Whats holding you back from feeling in control? Holding you back from being confident in situations? Holding you back from getting outside your comfort zone? Holding you back from having as much fun as you can on your motorcycle?
For most of us it comes down to three things…lack of confidence, lack of skill and lack of practice. Lets’ reverse that. Confidence comes from skills, skills come from practice and practice comes from, well…practice.
I have said this before, “riding a motorcycle isn’t hard, controlling a motorcycle takes a bit more work”. Let’s talk about skills building. I’ll think that most of us have gone through some sort of class program to get our motorcycle license. Great! Now we’re off. But wait, there has got to be more to riding than just passing a simple test? There is.
Over the years I have watched riders (new and experienced) struggle with certain aspects of riding and the most common is U-Turns. On the flat and, more so on a hill, but they cause stress no matter where. So how do we get over that and have the confidence to pull it off wherever and whenever we need to ? Skill Building.
Doing a precise and consistent U-Turn requires three things.
1; Body position. Understanding “look where you’re going” or as our clients hear me say all the time “Turn Your Head!!”. Look at the picture above…the rider is looking at where he is going, all the way to the exit of the turn. Also look at his general body position, he is more upright while the motorcycle is underneath him, he is using counterweighting (we’ll get in to that later).
2: Power Management. Mastering the ‘Friction Zone’ , I call it “The Golden Triangle”. Throttle, Clutch and Rear Brake. Developing a steady throttle hand ( it is not an on-off switch), smooth feel with your clutch (soft and feathery), and your rear brake (again, not an on-off switch).
To accomplish the ‘FEEL’ requires practice and this is something you can do anywhere. An empty parking lot, your driveway, the street in front of your house (provided it’s not a busy street), even at a traffic light. We have a small and simple exercise that really helps you get the FEEL. Sit on your motorcycle, put it in first gear and with just a bit of throttle let out the clutch, not all the way but just to a point the bike is moving. Pull the clutch back in.
The ‘Toe-Heel” practice. While doing this you want move the bike just enough to move you onto the ball of your foot, then when you pull the clutch back in rock back onto your heel. Just rock back and forth. This exercise helps you get a feel for where the throttle and clutch engage. The important thing here is not just to let the motor idle and use the clutch to move, give it some throttle, you want to feel the balance between the two. Practice it every time you come to a stop light. It’s fun and it really helps.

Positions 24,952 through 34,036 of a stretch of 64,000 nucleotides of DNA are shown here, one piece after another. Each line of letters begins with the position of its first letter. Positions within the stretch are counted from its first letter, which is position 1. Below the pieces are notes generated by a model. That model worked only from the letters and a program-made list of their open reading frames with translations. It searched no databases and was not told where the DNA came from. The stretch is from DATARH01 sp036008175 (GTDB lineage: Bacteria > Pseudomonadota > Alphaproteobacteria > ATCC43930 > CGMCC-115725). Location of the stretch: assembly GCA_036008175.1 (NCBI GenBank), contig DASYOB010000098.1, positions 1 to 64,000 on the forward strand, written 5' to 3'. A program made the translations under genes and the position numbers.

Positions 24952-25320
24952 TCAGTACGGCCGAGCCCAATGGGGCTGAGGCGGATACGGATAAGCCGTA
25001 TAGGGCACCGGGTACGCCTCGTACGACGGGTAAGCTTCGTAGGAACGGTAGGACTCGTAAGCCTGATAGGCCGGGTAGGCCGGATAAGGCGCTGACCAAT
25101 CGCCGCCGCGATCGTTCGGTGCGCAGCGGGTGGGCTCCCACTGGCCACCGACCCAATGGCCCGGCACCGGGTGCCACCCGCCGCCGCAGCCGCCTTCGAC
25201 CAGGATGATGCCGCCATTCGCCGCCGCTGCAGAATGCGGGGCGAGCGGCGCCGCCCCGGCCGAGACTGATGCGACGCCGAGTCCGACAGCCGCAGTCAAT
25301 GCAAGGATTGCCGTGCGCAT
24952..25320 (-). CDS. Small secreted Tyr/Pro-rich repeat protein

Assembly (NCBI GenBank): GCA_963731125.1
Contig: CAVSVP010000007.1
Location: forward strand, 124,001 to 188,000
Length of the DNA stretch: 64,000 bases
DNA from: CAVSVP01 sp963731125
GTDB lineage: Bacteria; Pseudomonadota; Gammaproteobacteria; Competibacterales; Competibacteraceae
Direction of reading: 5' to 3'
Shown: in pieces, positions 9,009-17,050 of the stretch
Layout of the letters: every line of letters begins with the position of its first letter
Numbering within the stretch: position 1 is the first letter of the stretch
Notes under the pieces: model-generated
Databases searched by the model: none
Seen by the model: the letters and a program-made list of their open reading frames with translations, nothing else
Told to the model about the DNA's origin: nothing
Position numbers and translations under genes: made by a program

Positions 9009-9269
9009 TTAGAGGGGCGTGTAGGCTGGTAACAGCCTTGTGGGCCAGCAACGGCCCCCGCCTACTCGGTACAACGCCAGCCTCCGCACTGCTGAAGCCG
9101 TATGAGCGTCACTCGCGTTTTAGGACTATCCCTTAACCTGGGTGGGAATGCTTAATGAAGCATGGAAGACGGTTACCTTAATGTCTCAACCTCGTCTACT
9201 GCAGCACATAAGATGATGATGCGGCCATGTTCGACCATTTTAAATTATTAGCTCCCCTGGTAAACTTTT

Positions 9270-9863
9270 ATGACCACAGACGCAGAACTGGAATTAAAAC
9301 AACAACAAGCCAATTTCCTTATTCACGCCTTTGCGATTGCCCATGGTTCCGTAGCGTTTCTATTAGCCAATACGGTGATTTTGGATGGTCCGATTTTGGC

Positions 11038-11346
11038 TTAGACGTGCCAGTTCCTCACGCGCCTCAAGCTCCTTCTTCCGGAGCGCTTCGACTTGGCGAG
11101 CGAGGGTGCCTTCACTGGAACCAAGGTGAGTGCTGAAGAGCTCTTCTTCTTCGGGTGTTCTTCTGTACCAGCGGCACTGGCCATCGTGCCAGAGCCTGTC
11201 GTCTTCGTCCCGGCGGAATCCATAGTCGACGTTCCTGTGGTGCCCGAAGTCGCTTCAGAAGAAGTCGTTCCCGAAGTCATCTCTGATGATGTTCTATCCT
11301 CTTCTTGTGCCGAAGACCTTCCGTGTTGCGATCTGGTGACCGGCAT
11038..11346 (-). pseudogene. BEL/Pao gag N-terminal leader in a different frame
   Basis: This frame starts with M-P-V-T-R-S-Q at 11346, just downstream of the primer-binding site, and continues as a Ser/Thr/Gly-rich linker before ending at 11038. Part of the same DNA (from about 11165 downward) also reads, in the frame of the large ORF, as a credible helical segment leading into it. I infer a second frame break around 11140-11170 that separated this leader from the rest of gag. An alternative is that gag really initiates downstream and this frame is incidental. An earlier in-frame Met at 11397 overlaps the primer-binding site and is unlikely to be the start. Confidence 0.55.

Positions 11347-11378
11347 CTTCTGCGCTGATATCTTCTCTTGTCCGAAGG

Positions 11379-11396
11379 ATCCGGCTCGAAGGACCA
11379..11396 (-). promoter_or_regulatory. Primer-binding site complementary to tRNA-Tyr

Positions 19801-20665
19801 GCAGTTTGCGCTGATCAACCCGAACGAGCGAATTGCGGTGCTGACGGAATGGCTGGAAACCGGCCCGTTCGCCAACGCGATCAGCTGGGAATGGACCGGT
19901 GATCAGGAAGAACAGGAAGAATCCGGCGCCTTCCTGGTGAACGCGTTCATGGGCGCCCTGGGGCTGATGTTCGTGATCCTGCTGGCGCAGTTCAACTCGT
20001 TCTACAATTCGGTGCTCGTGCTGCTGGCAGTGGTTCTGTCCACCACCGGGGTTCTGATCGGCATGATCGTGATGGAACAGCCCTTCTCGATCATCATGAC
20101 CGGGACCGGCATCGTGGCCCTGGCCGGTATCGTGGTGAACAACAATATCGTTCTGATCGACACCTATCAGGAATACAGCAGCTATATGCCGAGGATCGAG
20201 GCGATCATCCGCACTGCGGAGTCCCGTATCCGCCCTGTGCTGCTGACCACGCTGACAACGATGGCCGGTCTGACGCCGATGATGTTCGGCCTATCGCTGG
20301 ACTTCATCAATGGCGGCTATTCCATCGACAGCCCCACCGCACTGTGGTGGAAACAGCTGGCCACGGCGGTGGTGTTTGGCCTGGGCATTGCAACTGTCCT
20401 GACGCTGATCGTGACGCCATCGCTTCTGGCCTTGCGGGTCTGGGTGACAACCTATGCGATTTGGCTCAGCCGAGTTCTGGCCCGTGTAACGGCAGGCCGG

Next part…your rear brake. Lets look at the picture at the top again, see where his right foot is..resting on the rear brake pedal. Now, sitting on your bike (power off) put your foot on the rear brake pedal, feel the amount of free play there is…sometimes it’s easier to kneel next to your motorcycle and with your hand work the brake pedal…get a feel for where it actually engages. Like the other two components of the Golden Triangle these are not On/Off switches you have to know where each part of the system comes together. Practicing rear brake only braking is a huge help, get the feel for it…because this is what is going to help you make a smooth, confident U-Turn.
Think about it this way, the motor is the power, the throttle and clutch control the power and the rear brake controls how much of that power gets to the rear wheel and the ground. You always want to keep power to the rear wheel because when there is no power to the rear wheel your motorcycle isn’t going anywhere except maybe onto its side. Practice this a lot.
Counterweighting. No, not Countersteering, Counterweighting.It’s easier than you think, and if you think about it, it actually comes quite naturally. Lets go back to the picture at the top, look at the riders position on the seat, look carefully, his bottom is more to the outside of the seat (you can see more seat on his right side) and his bike is leaning while he is more upright allowing the motorcycle to turn underneath him. The key to this is turn your head, try to keep your shoulders square and you will find your hips naturally move to the outside which puts more weight to the outside and you can make a tighter turn.
Next time you’re out practicing, you do practice don’t you?, work on all these things. do them over and over again thinking about what you are doing each step of the way. When working with counterweighting feel how your bike moves underneath you and with good power management you’ll find that U-Turns get easier and you can do them more confidently.
Ride safe, ride far and go out and practice your skills.